single key for all accounts
  • On paper, SSO is THE solution, but in practice, only certain applications and compatible sites accept SSO, leaving a very large number of non-compatible applications. You'll still have to provide a password for all other applications, and you're back to square one: several passwords to remember and a higher risk of loss, fraud...
  • A unique password makes the system strong because of the power of the technology, but also weak because if the SSO system is rendered inoperable for a few hours, the entire company is paralyzed.

Here are a few misconceptions about the single sign-on system...

Single Sign-On is a really powerful system for single user authentication, but you shouldn't mix things up like single sign-on and identity and access management. SSO is not an IAM (identity access management) system.

  • SSO cannot be used to manage authorization levels within an enterprise. It is not there to define a policy of user rights, which in fact have to be managed for each application. For rights management, it is preferable to use an identity and access management tool.
  • If you're hoping to have an overview of all your tools, software and applications thanks to SSO, that's a pipe dream, because as we've seen, not all software is compatible.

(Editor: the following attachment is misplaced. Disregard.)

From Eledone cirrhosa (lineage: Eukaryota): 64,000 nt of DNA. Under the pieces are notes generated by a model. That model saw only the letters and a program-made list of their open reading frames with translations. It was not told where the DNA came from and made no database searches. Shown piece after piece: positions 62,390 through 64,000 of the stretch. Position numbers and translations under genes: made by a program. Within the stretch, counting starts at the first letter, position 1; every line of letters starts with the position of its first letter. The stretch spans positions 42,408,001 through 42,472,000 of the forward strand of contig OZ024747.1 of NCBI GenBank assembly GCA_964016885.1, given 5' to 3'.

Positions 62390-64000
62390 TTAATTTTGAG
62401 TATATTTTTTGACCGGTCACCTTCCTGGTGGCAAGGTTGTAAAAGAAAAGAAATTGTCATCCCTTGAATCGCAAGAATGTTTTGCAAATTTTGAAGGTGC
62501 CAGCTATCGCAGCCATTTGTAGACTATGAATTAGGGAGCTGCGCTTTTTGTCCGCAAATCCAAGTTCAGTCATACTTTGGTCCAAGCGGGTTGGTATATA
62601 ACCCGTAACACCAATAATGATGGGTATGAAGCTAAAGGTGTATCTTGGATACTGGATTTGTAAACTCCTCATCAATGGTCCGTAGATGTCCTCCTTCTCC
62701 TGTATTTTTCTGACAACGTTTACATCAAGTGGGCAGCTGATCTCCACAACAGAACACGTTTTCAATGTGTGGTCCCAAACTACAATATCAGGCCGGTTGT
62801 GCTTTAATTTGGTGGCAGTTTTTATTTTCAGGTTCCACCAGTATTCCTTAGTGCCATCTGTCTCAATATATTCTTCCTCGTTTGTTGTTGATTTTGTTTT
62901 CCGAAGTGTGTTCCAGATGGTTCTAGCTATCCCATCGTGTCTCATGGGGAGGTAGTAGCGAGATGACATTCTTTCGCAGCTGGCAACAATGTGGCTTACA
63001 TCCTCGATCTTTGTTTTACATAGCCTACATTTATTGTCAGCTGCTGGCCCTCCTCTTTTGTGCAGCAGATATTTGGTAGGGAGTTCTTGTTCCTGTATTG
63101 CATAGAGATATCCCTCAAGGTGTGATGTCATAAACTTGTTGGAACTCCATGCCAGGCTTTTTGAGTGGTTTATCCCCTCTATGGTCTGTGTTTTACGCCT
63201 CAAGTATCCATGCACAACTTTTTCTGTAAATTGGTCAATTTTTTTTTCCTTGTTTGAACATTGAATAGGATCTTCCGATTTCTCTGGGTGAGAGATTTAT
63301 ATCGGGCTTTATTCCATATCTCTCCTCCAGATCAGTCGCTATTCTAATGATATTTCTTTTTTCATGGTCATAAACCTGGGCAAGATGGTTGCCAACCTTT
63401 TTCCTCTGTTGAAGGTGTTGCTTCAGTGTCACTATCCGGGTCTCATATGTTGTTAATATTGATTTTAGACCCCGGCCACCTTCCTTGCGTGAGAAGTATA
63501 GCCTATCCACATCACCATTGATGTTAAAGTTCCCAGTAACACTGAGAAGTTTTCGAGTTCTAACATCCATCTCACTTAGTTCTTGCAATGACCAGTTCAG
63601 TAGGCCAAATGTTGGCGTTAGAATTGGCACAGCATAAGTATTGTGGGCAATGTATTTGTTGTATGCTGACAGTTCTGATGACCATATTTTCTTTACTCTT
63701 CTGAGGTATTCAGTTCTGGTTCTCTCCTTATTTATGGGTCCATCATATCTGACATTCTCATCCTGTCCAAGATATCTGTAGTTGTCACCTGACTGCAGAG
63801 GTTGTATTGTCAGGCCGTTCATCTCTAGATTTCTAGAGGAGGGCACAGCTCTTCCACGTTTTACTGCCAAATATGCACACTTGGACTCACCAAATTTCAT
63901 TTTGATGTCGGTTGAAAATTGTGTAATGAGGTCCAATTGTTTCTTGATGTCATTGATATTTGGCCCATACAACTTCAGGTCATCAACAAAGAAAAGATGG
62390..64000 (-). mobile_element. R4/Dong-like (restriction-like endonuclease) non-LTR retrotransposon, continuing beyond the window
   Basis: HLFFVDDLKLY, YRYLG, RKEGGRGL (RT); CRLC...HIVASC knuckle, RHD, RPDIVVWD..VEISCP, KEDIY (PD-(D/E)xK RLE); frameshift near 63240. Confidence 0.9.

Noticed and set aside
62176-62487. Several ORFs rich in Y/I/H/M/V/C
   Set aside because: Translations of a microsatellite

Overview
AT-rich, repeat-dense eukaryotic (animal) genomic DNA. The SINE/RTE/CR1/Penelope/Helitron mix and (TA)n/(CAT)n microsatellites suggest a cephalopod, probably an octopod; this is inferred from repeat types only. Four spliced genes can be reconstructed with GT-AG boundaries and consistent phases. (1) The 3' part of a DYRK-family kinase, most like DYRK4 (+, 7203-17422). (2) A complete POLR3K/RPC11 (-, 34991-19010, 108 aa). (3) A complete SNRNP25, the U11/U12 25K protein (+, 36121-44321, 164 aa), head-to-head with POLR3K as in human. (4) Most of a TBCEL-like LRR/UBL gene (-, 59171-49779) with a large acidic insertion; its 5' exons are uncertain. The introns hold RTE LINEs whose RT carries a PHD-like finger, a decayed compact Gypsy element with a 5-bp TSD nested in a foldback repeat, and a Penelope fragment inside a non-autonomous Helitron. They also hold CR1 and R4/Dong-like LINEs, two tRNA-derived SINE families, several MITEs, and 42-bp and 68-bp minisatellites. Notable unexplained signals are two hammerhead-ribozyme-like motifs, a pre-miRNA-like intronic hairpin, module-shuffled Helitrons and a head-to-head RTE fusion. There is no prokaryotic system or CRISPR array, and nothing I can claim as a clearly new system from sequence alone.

• In the same way, a single sign-on tool won't give you a global view of your employees, or of people who work with you but aren't employees of your company, such as service providers, temporary staff, etc., because these SSO systems are generally not connected to HRIS.
  • Finally, from a strictly technical point of view, setting up and especially maintaining the SSO system is extremely time-consuming for IT teams. Redundancy must be ensured, and SSO support must be responsive, as it is a single point of access which, if blocked, paralyzes the entire company.

Single Sign-On: yes for authentication, no for identity and access management

SSO is often a basic building block for enterprise identity management, but only addresses a small part of the problem.

SSO is a good complement to the implementation of an Identity and Access Management (IAM) system connected to the HRIS.